#LAMBMETRICS for the day
Drysdale & English Leicester Flocks
Born today: 6
Total Lambs Born: 26
Drysdale lambs (live total): [no purebreds in 2019]
DrysdaleX lambs (total): 16
English Leicester lambs (live total): 10
Total Sets of Twins born: 6
Total Sets of Triplets born: 0
Total ewe lambs: 12
Total ram lambs: 14
Ewes lambed /68: 20 (29.4 %)
Lamb % : 130 % [live]
Notable Midwifery tales:
It’s starting to get to the Critical Mass stage now. (Also called “Chasing Your Tail”) Where the number of new lambs starts to blur slightly when you still have ewe/lambs in the shed due to issues that mean you want to keep an eye on them. The Shepherdess’s state of mind suffers slightly too when it’s realised a tag number has been recorded incorrectly or a ewe’s tag and so the subsequent tags are affected! Argh!
One of the set of twins that was born yesterday (pictured above) is being supplemented due to their mum not appearing to have quite enough milk at this stage. Hopefully her milk will come in over the next few days!
Other dramas including an English Leicester ewe who decided to turn on her lamb when the Shepherdess put a coat on it because it was shivering a bit! Unfortunately, the ewe head butted the lamb then fell on it in her haste to try and knock it over. Fingers crossed the lamb will be okay. Poor thing was a wee bit miserable after that (and yes, the coat was taken off and the pair put back in the shed.) Have never had a problem really before with the ewes not accepting the lambs wearing coats but this year have now had two ewes turn on their lambs. A real nuisance!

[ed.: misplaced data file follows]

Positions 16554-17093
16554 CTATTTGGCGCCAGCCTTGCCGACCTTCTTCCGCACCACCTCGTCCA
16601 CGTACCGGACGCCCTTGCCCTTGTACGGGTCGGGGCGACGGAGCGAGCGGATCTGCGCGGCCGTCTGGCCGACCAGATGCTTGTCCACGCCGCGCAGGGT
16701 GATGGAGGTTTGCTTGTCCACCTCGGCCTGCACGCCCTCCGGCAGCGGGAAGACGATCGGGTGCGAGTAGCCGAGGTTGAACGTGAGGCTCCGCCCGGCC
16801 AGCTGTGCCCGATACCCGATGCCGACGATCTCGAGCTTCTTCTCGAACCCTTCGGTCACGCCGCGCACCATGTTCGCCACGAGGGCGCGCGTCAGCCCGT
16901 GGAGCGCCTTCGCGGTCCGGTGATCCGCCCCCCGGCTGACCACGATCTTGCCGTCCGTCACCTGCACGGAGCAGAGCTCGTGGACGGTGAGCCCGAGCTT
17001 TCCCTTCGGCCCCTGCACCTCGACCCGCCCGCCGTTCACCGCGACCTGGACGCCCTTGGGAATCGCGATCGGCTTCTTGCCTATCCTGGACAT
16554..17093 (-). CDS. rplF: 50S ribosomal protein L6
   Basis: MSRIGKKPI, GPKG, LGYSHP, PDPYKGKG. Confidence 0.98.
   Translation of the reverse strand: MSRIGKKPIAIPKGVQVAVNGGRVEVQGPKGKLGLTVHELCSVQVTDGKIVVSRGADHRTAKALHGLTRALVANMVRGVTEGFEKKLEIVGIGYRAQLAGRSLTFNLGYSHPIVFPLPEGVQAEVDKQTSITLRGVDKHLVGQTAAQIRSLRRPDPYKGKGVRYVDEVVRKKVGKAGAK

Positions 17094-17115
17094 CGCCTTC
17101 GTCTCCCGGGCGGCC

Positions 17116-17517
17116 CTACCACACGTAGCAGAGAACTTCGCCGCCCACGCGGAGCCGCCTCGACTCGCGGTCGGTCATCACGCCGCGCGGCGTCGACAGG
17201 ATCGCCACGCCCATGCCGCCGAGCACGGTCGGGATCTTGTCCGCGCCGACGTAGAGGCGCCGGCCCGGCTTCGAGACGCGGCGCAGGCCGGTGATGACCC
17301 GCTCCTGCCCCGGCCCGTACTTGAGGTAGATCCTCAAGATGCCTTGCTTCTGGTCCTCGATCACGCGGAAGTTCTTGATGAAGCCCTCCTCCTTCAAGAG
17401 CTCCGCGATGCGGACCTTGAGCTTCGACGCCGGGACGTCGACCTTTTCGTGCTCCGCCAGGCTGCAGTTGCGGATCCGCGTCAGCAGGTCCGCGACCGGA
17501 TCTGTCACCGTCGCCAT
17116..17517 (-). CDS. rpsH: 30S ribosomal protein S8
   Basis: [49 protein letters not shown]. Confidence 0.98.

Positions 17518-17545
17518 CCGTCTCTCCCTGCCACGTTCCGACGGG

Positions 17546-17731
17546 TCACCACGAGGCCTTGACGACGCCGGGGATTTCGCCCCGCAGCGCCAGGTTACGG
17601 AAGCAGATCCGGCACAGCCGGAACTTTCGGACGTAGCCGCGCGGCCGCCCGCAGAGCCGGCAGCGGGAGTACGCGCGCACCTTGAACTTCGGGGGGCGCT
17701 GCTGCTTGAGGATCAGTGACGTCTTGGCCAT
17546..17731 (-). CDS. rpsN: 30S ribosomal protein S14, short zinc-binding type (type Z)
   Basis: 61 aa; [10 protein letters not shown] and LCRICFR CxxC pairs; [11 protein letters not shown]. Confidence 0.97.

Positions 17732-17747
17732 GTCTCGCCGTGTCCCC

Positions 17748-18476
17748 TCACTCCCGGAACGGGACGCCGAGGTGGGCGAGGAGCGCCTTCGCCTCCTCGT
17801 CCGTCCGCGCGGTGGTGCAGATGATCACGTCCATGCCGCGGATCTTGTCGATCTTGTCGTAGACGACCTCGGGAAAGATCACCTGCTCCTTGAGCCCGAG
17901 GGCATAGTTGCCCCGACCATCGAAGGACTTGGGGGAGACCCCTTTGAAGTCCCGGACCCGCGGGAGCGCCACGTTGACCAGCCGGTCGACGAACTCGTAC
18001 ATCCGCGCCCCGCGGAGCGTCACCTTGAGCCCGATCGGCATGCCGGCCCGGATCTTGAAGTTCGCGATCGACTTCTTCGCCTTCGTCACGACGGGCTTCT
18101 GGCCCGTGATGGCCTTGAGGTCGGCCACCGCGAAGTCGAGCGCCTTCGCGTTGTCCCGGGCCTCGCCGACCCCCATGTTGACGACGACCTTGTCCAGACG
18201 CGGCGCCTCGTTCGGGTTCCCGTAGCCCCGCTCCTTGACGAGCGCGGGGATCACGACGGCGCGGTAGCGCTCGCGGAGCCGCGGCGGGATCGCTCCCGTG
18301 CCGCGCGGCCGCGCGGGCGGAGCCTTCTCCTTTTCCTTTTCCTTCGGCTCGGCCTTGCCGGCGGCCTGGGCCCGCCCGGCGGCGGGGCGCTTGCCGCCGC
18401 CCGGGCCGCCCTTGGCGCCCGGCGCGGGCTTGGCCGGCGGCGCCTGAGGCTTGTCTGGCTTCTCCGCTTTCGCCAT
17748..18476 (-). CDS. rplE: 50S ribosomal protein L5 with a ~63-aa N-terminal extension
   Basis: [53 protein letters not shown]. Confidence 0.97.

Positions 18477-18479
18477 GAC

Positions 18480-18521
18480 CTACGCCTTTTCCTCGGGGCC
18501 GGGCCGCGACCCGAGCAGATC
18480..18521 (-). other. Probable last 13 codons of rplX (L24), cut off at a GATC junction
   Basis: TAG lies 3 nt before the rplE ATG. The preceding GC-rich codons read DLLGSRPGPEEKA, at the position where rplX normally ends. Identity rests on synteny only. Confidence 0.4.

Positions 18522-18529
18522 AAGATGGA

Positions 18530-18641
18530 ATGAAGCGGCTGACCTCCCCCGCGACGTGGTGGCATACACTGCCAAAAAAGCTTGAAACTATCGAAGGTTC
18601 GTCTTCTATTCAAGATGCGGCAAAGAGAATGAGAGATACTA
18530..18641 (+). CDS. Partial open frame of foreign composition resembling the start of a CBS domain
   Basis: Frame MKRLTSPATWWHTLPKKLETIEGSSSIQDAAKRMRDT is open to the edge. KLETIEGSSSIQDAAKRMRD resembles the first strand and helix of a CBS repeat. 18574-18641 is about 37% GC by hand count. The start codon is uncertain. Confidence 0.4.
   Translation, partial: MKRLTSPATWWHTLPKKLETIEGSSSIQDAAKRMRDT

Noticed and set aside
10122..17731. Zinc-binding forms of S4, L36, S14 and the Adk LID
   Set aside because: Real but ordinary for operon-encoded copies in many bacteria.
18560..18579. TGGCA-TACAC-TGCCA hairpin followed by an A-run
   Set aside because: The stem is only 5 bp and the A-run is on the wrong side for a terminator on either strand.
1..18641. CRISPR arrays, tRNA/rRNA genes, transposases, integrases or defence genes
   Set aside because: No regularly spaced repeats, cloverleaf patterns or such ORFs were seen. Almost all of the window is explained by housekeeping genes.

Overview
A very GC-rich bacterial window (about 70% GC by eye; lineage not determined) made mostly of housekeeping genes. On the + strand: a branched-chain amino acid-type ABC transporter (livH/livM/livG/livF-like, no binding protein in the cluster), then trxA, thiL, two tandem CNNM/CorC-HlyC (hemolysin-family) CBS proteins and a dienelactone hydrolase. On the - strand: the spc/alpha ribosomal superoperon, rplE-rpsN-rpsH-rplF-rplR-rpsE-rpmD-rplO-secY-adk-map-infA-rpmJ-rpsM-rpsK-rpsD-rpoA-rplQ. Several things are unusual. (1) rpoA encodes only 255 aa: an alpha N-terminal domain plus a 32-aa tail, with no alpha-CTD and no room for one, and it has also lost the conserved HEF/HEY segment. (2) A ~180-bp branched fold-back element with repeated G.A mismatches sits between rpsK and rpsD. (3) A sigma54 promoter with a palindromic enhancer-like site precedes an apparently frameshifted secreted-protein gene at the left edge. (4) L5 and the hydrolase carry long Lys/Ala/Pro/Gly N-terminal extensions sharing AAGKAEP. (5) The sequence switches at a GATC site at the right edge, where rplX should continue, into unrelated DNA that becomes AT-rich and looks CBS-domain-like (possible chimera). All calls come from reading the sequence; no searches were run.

One maiden Drysdale ewe needed a little bit of a hand this afternoon. Being new to the midwifery unit she didn’t realise she was supposed to stay still while the lamb is assisted. This meant that a restraint needed to be employed to relieve her of the “obstruction”. Usually something more commonly used with the Merino ewes rather than the Drysdales. (Merino ewes being notoriously bad mothers)
Once the lamb had been delivered safely it was placed in front of the ewe so she could start the bonding process by licking it. It didn’t happen instantly – not uncommon with assisted births – so the restraints are important to stop the ewe running away and abandoning the lamb. As can be seen below, she loves her lamb now!